This is a broader problem in American medicine. A study published in 2013 found that internal medical interns spent 40 percent of their time on computers. Residents often spend more than four hours per day on documentation and electronic charting, according to several studies. A 2010 review of studies suggests hospital physicians on average spend less than one-fourth of their time directly caring for patients. In a study released last year, researchers found that doctors in clinics spent nearly two hours on desk work for every one hour with patients.

All this paperwork is straining physicians. A nationwide study found that more than 90 percent of medical residents felt the amount of required documentation in patient care was too much. In a 2016 survey of more than 6,000 doctors, half did not feel the level of clerical work in medicine was reasonable. Editorials in top journals across medicine have cited administrative workloads as part of the reason for the alarming rates of burnout in the profession.

When I look back on medical school, I remember sitting with patients for hours, chatting with them, learning about their lives. As medical students, we’re often given the time to do so, protected from the bureaucracies of medicine so we can spend time learning how to care for people. By comparison, as I reflect on my first year as a doctor, I cringe at how many days I spend sitting at computers, clicking away in windowless rooms, staring into screens, separated from patients.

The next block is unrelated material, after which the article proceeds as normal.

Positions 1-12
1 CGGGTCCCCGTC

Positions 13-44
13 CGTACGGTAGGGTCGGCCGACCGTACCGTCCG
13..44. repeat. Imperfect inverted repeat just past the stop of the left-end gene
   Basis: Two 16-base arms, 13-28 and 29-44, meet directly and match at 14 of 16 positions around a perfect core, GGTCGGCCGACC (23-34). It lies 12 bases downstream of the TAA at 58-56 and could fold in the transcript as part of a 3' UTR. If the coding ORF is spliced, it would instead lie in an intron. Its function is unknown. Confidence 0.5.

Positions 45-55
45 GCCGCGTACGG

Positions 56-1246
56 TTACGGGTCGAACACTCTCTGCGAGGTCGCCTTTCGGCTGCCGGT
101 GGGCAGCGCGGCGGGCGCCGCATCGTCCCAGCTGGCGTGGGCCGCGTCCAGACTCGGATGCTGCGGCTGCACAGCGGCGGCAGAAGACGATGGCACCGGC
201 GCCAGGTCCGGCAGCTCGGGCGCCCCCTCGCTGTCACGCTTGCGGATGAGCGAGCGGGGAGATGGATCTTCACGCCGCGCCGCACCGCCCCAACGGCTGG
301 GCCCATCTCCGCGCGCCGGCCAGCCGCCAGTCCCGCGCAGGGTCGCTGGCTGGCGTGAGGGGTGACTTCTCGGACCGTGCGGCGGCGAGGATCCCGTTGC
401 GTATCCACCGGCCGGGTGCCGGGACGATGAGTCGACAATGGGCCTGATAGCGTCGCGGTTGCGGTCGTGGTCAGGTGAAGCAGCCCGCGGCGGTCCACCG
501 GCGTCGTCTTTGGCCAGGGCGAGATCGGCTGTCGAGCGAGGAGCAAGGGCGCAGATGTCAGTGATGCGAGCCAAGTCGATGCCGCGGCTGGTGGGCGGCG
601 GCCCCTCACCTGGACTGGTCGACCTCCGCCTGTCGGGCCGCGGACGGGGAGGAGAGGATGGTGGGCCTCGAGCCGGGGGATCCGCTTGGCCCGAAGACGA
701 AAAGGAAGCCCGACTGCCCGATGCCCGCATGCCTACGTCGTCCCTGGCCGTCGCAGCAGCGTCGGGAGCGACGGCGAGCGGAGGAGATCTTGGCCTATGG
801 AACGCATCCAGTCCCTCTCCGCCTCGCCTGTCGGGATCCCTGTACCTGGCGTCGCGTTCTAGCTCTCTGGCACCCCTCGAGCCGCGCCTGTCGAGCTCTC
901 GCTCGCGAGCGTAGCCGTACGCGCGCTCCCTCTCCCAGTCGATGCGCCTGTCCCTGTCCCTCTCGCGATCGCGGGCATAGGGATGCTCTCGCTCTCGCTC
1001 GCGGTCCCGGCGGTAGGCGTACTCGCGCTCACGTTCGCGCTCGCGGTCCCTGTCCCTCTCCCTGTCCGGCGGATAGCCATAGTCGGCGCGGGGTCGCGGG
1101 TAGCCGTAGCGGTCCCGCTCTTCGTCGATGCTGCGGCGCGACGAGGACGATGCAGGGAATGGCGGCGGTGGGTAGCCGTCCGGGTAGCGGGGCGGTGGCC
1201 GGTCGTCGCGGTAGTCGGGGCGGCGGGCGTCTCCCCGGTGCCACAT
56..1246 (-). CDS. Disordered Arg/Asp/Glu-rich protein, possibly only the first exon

I find hope in those words. My days are measured by countless checkboxes, but whenever possible I try to add just a few more — I tell myself they’ll be worth it. Go to the bedside during free moments. Check in with my patients before going home. Stop by for those chats again, even if I’m tired and it’s late.

It’s been nearly a year since that first day in the hospital. Today, I’m far more efficient as a physician. My typing has sped up, and I have templates for virtually every kind of note. I can now find orders in the computer by muscle memory. I’ve learned how to admit patients into the hospital, transfer them between units, discharge them, refer them to specialists and follow up with them in clinic.